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Jim Lang, Waterfront Law Team

Virginia Dam Safety Act – Webinar Recap

April 20, 2023 | Webinars

What We Covered in Our Webinar

In our latest webinar, Jim Lang with the Waterfront Law Team discusses causes of dam failure, federal and Virginia law, liability after a dam failure, unsafe dams, right of entry, temporary stop work orders, as well as enforcement, criminal penalties and civil penalties.

Watch Our Webinar

Webinar Video Link

You can download the slides from this webinar here.

Main Causes of Dam Failure

While there are many reasons dams fail, we have outlined a few of the most common reasons during our webinar, these include:

  • Over topping (water spilling over the top)
  • Foundation defects
  • Cracking (often caused by natural settling)
  • Inadequate maintenance

Specific examples of dam failures include:

  • Dam Failure in Johnstown, PA – In 1889, 2,200 people were killed in the dam failure of Johnstown, PA. Huge trees were snapped off or uprooted one after another and went plunging off in the torrent. The water advanced like a tremendous wall. Giant chunks of the dam, fence posts, logs, boulders, whole trees, and the wreckage of [a home] were swept before it, driven along like an ugly grinder that kept building higher and higher.”
  • Francis Dam Failure, Los Angeles County – In 1928, 385 people were killed in the deadliest and worst civil engineering failure of the 20th century. The dam, designed by William Mulholland, stood 207 feet tall. During the failure, waves of water traveled 54 miles to the Pacific Ocean, destroying and damaging 1,000 houses as well as thousands of acres of land, bridges, roads, farms and orchards.
  • Dam Failure of Teton, Idaho – In 1976, 11 people were killed as the Teton dam was filling for the first time. Designed by the Bureau of Reclamation, the 305 foot tall dam was designed to help with flood control, hydropower, irrigation and drinking water as pulled from the Teton River. The resulting damage from the dam failure totaled $400 million and flooded five counties, 300 square miles and traveled 155 miles downstream.

Legal Response to Dam Failures

As a response to dam failures, there are several laws in existence:

  • Common law
  • Federal Dam Inspection Program (33 USC §§ 467 to 467o)
    • FEMA
  • Regulations (7 CFR § 1724.55)
  • Virginia Dam Safety Act (Va. Code Va. Code §§ 10.1-604 to 613.6)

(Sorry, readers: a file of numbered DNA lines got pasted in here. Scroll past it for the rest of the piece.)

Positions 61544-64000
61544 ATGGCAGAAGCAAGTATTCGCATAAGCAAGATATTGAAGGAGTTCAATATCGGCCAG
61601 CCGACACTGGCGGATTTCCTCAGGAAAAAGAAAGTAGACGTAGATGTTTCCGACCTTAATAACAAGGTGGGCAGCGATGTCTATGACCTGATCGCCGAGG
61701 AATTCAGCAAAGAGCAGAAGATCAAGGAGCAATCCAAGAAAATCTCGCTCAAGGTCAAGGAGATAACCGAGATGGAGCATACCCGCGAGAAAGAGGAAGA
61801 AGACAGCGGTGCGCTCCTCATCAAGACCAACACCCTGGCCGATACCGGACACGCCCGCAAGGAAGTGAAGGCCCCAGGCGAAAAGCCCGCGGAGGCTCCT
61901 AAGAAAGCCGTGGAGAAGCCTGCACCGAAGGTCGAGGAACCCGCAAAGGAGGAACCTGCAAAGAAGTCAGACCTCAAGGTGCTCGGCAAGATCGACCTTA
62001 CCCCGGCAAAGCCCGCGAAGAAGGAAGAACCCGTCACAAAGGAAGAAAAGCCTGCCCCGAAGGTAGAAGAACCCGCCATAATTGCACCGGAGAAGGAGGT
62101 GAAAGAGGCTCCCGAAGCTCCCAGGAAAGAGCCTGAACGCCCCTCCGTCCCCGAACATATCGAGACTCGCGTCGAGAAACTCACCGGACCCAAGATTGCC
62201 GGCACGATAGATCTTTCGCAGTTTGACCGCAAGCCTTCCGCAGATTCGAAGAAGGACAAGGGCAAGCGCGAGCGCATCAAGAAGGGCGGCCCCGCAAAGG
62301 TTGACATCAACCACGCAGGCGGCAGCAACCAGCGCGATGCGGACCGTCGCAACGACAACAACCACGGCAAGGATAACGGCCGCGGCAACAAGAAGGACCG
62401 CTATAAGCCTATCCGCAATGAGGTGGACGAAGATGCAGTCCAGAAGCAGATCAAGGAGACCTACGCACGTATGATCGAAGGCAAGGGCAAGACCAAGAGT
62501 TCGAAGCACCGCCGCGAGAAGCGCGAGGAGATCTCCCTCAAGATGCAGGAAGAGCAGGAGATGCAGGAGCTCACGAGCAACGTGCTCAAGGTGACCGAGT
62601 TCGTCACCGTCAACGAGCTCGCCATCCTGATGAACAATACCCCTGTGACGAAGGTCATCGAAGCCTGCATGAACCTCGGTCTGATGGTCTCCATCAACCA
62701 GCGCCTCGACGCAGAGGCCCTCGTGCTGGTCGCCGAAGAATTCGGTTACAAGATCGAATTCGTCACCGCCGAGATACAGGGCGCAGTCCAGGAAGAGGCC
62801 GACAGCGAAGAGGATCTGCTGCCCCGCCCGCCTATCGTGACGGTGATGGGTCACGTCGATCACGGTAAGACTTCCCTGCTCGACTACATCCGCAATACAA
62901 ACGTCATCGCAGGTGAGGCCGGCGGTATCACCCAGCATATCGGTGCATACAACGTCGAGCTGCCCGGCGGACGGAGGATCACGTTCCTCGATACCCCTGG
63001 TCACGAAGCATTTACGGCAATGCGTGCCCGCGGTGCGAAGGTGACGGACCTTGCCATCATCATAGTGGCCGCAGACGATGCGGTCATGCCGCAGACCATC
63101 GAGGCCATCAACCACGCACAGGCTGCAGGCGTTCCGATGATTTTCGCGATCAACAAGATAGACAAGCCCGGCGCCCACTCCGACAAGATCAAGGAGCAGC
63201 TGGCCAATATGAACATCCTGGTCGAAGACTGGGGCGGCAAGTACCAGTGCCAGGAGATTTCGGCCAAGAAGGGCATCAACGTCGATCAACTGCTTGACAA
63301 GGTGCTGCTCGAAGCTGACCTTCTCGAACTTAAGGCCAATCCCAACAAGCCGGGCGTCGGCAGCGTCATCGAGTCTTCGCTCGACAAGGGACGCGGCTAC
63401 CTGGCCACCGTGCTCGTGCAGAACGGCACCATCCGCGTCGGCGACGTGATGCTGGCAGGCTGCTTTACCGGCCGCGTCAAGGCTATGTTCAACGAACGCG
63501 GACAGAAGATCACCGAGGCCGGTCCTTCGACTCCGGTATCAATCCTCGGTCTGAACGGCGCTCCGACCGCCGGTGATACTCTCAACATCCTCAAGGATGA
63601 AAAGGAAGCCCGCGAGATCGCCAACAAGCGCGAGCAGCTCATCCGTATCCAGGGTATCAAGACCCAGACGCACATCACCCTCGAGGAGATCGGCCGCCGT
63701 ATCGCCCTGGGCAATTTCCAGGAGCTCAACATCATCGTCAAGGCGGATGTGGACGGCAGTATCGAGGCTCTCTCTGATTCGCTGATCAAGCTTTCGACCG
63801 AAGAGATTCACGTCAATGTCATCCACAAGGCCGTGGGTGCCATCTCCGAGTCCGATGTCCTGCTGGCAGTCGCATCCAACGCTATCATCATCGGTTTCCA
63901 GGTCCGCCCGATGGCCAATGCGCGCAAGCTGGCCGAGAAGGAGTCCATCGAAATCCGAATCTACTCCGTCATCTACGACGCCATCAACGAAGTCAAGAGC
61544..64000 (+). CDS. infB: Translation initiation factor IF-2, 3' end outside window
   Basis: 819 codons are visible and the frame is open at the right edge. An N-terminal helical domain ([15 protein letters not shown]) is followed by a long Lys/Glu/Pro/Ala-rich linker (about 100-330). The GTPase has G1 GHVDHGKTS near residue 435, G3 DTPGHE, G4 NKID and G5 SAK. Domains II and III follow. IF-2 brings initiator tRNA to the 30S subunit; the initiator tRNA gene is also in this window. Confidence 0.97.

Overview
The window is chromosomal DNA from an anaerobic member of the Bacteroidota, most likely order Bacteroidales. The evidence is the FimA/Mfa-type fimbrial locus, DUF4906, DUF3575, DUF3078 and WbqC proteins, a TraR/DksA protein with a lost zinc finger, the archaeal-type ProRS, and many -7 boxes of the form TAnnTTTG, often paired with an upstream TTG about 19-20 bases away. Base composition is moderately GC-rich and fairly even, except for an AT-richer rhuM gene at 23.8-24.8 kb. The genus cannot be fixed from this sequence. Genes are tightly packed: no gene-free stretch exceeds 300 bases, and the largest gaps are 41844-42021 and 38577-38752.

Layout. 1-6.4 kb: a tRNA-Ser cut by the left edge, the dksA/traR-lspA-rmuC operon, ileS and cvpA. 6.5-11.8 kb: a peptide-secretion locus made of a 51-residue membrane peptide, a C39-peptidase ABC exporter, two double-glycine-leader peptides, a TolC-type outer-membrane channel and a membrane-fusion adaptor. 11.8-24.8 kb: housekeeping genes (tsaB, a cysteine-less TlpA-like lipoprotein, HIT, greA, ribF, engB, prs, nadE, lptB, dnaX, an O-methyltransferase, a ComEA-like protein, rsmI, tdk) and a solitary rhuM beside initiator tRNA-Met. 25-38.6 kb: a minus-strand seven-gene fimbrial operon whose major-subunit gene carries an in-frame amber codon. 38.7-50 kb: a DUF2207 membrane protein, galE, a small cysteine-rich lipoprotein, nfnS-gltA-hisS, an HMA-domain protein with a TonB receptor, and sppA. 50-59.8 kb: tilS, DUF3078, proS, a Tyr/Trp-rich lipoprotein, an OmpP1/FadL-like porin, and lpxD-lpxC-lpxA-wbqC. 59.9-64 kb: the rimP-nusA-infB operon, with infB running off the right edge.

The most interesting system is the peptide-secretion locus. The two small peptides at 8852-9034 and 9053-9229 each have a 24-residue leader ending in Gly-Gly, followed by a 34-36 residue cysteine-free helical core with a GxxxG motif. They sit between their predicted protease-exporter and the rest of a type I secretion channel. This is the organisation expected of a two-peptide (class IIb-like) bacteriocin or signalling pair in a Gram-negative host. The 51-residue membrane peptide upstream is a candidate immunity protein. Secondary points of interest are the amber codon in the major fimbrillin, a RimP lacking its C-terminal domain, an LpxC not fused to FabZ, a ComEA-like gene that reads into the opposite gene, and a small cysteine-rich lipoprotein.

• Virginia Soil and Water Conservation Board (“Board”)
    • Department of Conservation and Recreation (“Director”)
  • Regulations (4 VAC 50-20-10 to 4 VAC 50-20-400)

Unsafe Dams

Imminent Danger, Va. Code §10.1-608, states if the owner does not take appropriate and timely action the Governor has authority to take immediate appropriate action without a hearing and the Attorney General can sue owner to recover expenses for action taken by the Governor. Another option is to secure a lien and ensure the owner’s obligation to pay.

Nonimminent Danger, Va. Code §10.1-609, dictates the Virginia Soil and Water Conservation Board (VSWCB) issues report to owner after safety inspection. Next, the owner shall implement recommendations in the report. If the owner refuses, the Director can issue an administrative order to the owner. The owner can contest the order at hearing before the VSWCB or appeal VSWCB’S decision to Circuit Court. If the owner defies the order and does not contest the order at VSWCB, there may be civil and/or criminal penalties.

Further, there is the Right of Entry (Va. Code §10.1-610) which allows VSWCB’s regulators to enter, inspect and perform tests on existing dams. The agency will examine during reasonable times and circumstances and will seek consent. If consent is withheld, a warrant will need to be secured. An affidavit may be necessary if there is probable cause to believe there is a dam on the property “which is not known to be safe.”

Ultimately, a Temporary Stop Work Orders, Va. Code §10.1-612.1, might be necessary. The Director of DCR may issue the order under the following grounds - construction or alteration without necessary approvals or construction or alteration not in accordance with approvals. The orders will have the time and date of hearing before VSWCB to show cause why the order should be vacated (within 15 days). The owner can appeal the results of the show cause at a hearing in the appropriate Circuit Court. If the owner defies the order, the court may impose an injunction, civil or criminal penalties.

Enforcement & Penalties

Enforcement, Va. Code §10.1-613, allows the VSWCB to sue any person who fails or refuses to comply with an order. Remedies may include an injunction to halt unlawful construction, modification, operation, maintenance; the owner pays the VSWCB’s expenses, secured by a lien on the owner’s land.

Criminal Penalties, Va. Code §10.1-613.1, include a Class 3 misdemeanor (no jail time, $500 fine maximum, per day following service of the notice of violation and/or $25,000 total maximum); operate, construct or alter a dam without approval; violate an order and obstruct the VSWCB, its agents or employees.

Civil Penalties, Va. Code §10.1-613.2, include $500 per day NTE maximum of $25,000; VSWCB sends written penalty notice to the owner; the owner can contest at hearing before VSWCB  and the owner can appeal VSWCB decision to Circuit Court.

Additional Resources



About The Author

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Jim uses waterfront (riparian) property rights law, maritime & admiralty law, and environmental law to protect Virginians who live, work and play on the water. Contact Jim at (757) 502-7326 or jlang@pendercoward.com.